Tears flooded her eyes as she uttered the last sentence. She couldn’t hold them in; she wept and beads of water cascaded over her decrepit skin. He didn’t respond in any way. She didn’t understand. He was still sat in the same way – lonely rigid and uncomfortable, – as he had been the last 5 times she has checked on him. The covers hadn’t moved; still tucked just underneath his chin to try and make him snugger. His eyes were fixated on the tapestry on his wall, which he had had since he was a baby, a gift from the doctor, who was on his way to the house.
She walked over to the window and pulled the cobalt and carroty, circle print material, along the runners to let some light in. She stepped out of his room, and drew the door closed, trying, unsuccessfully, to stop it creaking. She wiped away her tears and peered at the cuckoo clock in the hall. Still 20 minutes of waiting. 19 minutes and 59, 58, 57 seconds… she couldn’t carry on just anticipating or she would become completely deranged. Returning to the living room, she settled in the armchair in the corner. She picked up her knitting and realised how old she was getting.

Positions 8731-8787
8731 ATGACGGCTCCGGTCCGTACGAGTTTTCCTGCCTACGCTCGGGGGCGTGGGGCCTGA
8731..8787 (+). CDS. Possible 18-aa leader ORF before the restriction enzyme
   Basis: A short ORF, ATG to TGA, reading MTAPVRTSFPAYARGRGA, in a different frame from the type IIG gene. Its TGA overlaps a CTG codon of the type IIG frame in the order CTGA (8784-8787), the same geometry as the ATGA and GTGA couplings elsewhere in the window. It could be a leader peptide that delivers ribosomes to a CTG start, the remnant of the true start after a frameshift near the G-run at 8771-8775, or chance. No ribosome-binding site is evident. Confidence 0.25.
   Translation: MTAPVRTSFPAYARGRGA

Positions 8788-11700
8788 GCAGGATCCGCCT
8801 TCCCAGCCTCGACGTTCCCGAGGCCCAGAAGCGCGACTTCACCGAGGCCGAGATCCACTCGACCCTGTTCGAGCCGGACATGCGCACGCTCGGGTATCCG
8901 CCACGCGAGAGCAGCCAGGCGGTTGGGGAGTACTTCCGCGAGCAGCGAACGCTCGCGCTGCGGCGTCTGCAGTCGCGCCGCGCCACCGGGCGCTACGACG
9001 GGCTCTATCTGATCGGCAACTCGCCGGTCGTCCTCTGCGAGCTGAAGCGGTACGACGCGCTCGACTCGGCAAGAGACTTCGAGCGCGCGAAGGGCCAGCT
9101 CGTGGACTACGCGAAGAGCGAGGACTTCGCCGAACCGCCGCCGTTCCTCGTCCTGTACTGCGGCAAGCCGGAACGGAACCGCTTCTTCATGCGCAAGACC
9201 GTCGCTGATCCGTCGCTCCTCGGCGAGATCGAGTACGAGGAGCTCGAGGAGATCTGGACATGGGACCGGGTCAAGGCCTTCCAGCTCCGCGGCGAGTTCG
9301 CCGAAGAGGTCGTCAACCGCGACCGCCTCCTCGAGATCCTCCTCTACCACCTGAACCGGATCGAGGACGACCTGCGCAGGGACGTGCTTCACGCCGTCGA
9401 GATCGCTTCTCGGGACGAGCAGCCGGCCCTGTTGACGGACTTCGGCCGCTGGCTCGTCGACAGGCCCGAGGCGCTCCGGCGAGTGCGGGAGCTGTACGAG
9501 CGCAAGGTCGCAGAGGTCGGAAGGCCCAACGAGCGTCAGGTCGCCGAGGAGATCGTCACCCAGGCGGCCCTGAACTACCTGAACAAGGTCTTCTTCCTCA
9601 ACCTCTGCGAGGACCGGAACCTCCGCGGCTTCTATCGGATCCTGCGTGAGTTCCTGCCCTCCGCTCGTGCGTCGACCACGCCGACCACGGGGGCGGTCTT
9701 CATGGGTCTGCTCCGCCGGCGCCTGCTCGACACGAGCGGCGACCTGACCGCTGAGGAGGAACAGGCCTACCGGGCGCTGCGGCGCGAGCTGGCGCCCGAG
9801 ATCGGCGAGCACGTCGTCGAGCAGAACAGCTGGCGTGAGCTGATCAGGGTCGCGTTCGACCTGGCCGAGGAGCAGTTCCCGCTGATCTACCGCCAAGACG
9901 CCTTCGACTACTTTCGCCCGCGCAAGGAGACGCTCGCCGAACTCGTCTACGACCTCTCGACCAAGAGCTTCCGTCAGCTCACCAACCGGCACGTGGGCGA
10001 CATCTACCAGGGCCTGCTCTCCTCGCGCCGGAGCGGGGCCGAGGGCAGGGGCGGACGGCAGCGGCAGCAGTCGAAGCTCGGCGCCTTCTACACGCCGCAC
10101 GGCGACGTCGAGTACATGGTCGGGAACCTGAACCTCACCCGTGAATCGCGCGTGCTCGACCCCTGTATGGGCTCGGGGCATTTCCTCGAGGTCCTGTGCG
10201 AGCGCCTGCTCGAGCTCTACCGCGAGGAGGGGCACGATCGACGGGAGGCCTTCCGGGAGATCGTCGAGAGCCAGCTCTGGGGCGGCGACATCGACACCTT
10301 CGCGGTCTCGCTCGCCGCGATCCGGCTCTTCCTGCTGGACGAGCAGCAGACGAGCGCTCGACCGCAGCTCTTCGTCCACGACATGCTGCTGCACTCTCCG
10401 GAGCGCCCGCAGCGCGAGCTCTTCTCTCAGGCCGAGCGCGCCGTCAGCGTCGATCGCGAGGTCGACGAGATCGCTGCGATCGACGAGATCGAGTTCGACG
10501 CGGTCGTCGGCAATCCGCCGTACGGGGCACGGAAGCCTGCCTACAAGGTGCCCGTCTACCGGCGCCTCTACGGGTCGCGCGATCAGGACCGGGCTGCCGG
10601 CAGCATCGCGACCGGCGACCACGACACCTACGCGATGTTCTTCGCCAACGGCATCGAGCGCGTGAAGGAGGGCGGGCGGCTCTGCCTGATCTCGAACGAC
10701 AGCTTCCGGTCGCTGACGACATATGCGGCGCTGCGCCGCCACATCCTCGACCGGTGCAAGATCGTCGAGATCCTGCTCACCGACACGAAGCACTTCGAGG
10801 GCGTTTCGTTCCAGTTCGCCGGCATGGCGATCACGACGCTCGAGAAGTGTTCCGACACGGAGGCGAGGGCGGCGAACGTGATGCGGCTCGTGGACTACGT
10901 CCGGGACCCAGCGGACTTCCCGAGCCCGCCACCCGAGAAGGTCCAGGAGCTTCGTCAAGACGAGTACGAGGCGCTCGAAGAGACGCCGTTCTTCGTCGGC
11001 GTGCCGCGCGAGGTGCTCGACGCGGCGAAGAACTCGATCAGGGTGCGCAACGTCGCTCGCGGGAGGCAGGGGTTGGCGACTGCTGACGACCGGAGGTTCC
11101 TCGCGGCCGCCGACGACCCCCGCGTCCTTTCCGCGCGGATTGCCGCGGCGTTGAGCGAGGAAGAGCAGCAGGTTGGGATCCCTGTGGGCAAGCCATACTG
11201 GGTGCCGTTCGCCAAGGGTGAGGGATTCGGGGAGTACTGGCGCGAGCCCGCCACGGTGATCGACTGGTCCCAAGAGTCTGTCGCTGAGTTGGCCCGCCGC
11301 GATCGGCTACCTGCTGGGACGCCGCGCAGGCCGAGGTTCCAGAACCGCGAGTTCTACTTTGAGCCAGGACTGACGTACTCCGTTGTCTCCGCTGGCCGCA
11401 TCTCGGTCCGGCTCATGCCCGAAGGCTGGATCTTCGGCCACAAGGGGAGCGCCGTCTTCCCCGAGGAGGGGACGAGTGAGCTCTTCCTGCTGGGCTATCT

She was a stereotypical old lady. She had promised herself, when she was far younger, that she would never let herself get this way. But she had. And there wasn’t a lot she could do. She was old. She did enjoy knitting, and daytime television and looking after her seven cats, but these were the things that made all the young children in the area call her ‘Mad old bag’. She knew she wasn’t but who cared what she thought? She began to work on the jumper she had started the week before. It was worth the pain from the arthritis to make her boy happy.
She knew exactly what he’d say when she gave it to him, he would be so appreciative: “Oh, Ma, you didn’t have to do this. Thank you very much” And he would be beaming and his emerald eyes would look so happy and they would sparkle. Her mind could picture it exactly. She hadn’t seen him look like that in a long time; she yearned to see his face light up. The jumper was definitely worth the pain from her frail fingers. After all, she thought, what was a mother for, if she didn’t look after her sons? She dropped the yarn as the rusted knocker clunked against the thick wood door. A powerful knock.